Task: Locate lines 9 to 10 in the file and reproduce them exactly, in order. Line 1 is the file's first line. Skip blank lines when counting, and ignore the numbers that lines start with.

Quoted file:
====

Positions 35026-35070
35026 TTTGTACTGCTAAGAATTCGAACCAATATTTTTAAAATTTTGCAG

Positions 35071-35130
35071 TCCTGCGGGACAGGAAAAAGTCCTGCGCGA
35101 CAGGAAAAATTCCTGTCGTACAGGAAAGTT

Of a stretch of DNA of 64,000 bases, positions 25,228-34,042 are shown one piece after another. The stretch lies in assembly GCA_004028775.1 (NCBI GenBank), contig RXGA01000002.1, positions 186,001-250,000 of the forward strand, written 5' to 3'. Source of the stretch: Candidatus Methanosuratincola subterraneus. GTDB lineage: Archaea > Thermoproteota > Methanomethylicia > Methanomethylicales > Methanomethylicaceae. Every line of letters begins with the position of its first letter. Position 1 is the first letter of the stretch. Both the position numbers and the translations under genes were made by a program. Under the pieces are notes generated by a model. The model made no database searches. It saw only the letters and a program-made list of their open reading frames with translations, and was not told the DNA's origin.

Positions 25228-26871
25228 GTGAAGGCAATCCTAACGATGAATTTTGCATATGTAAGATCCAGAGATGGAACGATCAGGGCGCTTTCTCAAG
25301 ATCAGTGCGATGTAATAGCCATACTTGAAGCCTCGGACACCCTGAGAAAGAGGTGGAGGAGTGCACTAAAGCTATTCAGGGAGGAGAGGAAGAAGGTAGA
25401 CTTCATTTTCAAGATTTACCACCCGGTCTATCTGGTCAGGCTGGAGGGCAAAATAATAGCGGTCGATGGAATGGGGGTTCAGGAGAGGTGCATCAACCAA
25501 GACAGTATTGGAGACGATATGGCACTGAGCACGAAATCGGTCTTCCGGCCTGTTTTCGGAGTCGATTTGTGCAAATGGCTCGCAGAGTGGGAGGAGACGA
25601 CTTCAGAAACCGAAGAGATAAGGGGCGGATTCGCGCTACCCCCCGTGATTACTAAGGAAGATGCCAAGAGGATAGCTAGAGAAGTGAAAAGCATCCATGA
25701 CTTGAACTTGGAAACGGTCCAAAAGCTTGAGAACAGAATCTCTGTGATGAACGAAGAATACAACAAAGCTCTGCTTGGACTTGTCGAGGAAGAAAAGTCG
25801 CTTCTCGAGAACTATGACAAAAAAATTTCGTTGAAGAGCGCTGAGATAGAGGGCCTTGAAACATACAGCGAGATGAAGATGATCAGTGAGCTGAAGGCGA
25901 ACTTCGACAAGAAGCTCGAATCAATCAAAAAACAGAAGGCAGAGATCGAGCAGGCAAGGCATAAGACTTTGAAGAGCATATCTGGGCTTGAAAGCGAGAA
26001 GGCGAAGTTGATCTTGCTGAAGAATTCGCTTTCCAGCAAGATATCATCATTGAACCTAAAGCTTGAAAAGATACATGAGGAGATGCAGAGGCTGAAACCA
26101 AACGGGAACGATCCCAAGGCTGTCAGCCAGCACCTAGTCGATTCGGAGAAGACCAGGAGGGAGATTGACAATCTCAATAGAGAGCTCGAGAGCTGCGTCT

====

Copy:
25301 ATCAGTGCGATGTAATAGCCATACTTGAAGCCTCGGACACCCTGAGAAAGAGGTGGAGGAGTGCACTAAAGCTATTCAGGGAGGAGAGGAAGAAGGTAGA
25401 CTTCATTTTCAAGATTTACCACCCGGTCTATCTGGTCAGGCTGGAGGGCAAAATAATAGCGGTCGATGGAATGGGGGTTCAGGAGAGGTGCATCAACCAA